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Amelia Boynton remembered as the 'Rosa Parks' of Selma Movement

George E. Curry | 8/31/2015, 1 p.m.
Amelia Boynton Robinson, who died Wednesday in Montgomery, Ala. at the age of 104, is being praised as the ‘Rosa ...
Boynton, in wheelchair next to President Obama, at 50th anniversary celebration of the Selma to Montgomery March. (Photo: Stephonia Taylor McLinn)

— Amelia Boynton Robinson, who died Wednesday in Montgomery, Ala. at the age of 104, is being praised as the ‘Rosa Parks’ of the Selma voting rights movement.

Mrs. Boynton, as she was known throughout the movement, had been hospitalized since suffering a stroke in July. She was a courageous voting rights crusader who was brutally beaten on “Bloody Sunday” on the Edmund Pettus Bridge, the first leg of the Selma to Montgomery, Ala. March that provided the impetus for passage of the landmark Voting Rights Act of 1965, which was signed into law by President Lyndon B. Johnson.

Video

President Obama and the First Family Visit Selma

The First Family traveled to Selma, Alabama to commemorate the 50th anniversary of the marches from Selma to Montgomery, and to celebrate the passage of the Voting Rights Act of 1965. Amelia Boyton joins the President in her wheelchair for the historic moment.

The First Family traveled to Selma, Alabama to commemorate the 50th anniversary of the marches from Selma to Montgomery, and to celebrate the passage of the Voting Rights Act of 1965. Amelia Boyton joins the President in her wheelchair for the historic moment.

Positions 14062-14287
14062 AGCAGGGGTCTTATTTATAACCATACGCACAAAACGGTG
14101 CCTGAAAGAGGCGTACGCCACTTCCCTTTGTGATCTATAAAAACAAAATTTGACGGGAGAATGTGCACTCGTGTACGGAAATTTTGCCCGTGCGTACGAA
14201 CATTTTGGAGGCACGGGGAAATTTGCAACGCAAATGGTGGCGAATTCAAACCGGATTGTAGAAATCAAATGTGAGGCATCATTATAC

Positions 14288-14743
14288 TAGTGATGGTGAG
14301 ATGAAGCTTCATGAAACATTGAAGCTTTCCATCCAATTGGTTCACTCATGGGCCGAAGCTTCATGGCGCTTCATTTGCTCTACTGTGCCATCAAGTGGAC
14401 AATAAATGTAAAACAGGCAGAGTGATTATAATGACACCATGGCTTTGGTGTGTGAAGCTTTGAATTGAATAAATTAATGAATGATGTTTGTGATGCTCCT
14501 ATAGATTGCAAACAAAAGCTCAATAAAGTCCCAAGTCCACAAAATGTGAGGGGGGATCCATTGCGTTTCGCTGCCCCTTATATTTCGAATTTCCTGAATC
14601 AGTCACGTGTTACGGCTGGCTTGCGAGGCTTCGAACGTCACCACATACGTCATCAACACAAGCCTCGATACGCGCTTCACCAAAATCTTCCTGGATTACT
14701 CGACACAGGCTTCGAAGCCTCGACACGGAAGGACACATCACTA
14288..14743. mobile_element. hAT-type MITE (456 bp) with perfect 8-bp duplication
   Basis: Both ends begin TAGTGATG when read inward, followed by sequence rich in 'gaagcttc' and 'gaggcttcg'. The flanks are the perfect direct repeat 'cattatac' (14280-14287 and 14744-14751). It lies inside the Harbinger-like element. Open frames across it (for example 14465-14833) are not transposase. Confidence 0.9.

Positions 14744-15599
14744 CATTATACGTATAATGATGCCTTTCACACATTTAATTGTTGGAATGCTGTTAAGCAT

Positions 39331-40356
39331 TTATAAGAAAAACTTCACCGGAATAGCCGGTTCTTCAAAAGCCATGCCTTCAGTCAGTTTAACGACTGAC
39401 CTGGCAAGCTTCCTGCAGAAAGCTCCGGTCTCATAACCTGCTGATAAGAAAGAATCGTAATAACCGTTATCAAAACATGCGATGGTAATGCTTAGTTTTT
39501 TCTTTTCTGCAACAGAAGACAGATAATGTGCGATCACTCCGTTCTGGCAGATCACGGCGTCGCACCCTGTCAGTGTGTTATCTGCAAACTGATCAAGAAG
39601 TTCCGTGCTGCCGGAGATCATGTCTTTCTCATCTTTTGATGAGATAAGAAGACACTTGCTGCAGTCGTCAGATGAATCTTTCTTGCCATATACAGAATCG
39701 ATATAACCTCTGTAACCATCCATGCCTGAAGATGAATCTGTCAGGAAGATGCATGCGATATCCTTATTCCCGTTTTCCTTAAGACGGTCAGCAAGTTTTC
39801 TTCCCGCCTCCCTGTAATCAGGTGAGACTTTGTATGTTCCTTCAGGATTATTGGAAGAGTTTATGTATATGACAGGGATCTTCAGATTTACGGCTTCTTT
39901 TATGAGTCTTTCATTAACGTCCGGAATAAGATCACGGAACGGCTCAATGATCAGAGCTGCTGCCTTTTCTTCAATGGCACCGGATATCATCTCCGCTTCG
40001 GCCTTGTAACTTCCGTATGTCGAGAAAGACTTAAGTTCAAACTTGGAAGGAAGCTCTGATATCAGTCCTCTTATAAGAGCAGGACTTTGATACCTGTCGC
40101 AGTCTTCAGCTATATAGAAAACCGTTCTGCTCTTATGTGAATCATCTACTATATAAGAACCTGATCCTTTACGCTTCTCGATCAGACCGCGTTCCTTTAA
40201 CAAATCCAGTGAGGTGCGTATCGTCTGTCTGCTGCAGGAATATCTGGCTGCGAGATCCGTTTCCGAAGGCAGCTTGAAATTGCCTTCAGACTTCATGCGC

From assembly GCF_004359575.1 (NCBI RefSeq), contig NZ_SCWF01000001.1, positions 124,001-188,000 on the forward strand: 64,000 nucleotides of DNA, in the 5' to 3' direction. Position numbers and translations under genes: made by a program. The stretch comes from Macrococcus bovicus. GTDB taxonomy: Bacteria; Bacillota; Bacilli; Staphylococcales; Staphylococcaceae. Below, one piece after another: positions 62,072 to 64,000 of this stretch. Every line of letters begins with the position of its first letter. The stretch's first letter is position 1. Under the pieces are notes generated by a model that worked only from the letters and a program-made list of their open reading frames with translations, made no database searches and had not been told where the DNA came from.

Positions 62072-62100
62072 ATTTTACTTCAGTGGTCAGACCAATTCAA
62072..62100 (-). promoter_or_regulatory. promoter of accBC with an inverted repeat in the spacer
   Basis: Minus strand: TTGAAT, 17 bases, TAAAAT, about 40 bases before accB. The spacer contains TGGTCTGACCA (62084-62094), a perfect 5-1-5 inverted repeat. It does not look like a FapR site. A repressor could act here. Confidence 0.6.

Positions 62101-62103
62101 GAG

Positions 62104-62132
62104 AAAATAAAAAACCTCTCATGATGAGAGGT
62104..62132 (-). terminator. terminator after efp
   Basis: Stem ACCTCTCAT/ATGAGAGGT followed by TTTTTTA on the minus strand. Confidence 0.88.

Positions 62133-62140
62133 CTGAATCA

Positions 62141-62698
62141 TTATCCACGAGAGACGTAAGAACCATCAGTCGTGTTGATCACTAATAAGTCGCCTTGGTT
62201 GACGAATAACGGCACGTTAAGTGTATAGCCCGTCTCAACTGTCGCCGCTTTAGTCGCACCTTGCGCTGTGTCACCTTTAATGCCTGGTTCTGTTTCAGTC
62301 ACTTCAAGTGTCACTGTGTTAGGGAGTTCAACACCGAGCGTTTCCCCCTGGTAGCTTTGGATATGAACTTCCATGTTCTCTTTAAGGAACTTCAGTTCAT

She and her late husband, Sam Boynton, opened their home to Atlanta-based voting rights organizers representing the Student Nonviolent Coordinating Committee (SNCC) and the Southern Christian Leadership Conference (SCLC). Dr. Martin Luther King, Jr. also conducted many of his strategy sessions in the Boynton home.

“Dr. Boynton was the straw that stirred the drink. She was a major catalyst in the Selma to the Montgomery march,” said Charles Steele, Jr., president and CEO of SCLC, the organization co-founded by Dr. King. “She helped start and more importantly, bring attention to ‘Bloody Sunday’ and her strength, courage and tenacity helped make Selma the historical icon that we know today. Dr. Boynton was to Selma what Rosa Parks was to Montgomery,” a reference to the African American seamstress whose refusal to give up her seat to a White patron ignited the 1955 Montgomery, Ala. Bus Boycott that propelled King to national fame.

President Barack Obama, who was with the wheelchair-bound Boynton in March to commemorate the 50th anniversary of the Selma to Montgomery March, also praised the civil rights warrior.

“Fifty years ago, she marched in Selma, and the quiet heroism of those marchers helped pave the way for the landmark Voting Rights Act,” he said in a statement. “But for the rest of her life, she kept marching – to make sure the law was upheld, and barriers to the polls torn down. And America is so fortunate she did.”

Obama added, “To honor the legacy of an American hero like Amelia Boynton requires only that we follow her example – that all of us fight to protect everyone’s right to vote.”

Rep. John Lewis (D-Ga.), whose skull was cracked in Selma on “Bloody Sunday,” said: “This nation has lost a crusader, a warrior, and a fighter for justice. She was one of the most dependable, reliable leaders to stand up for the right to vote in Selma, Alabama and in the American South.”

He continued, “Amelia Boynton was fearless in the face of brutal injustice, willing to risk all she had on the frontlines of change in America. She was arrested, shoved and pushed in front of the Dallas County courthouse by sheriff Jim Clark. She was knocked down on Bloody Sunday on March 7, 1965, on the Edmund Pettus Bridge as 600 of us attempted to march to Montgomery to dramatize the dire need for voting rights legislation in this country.”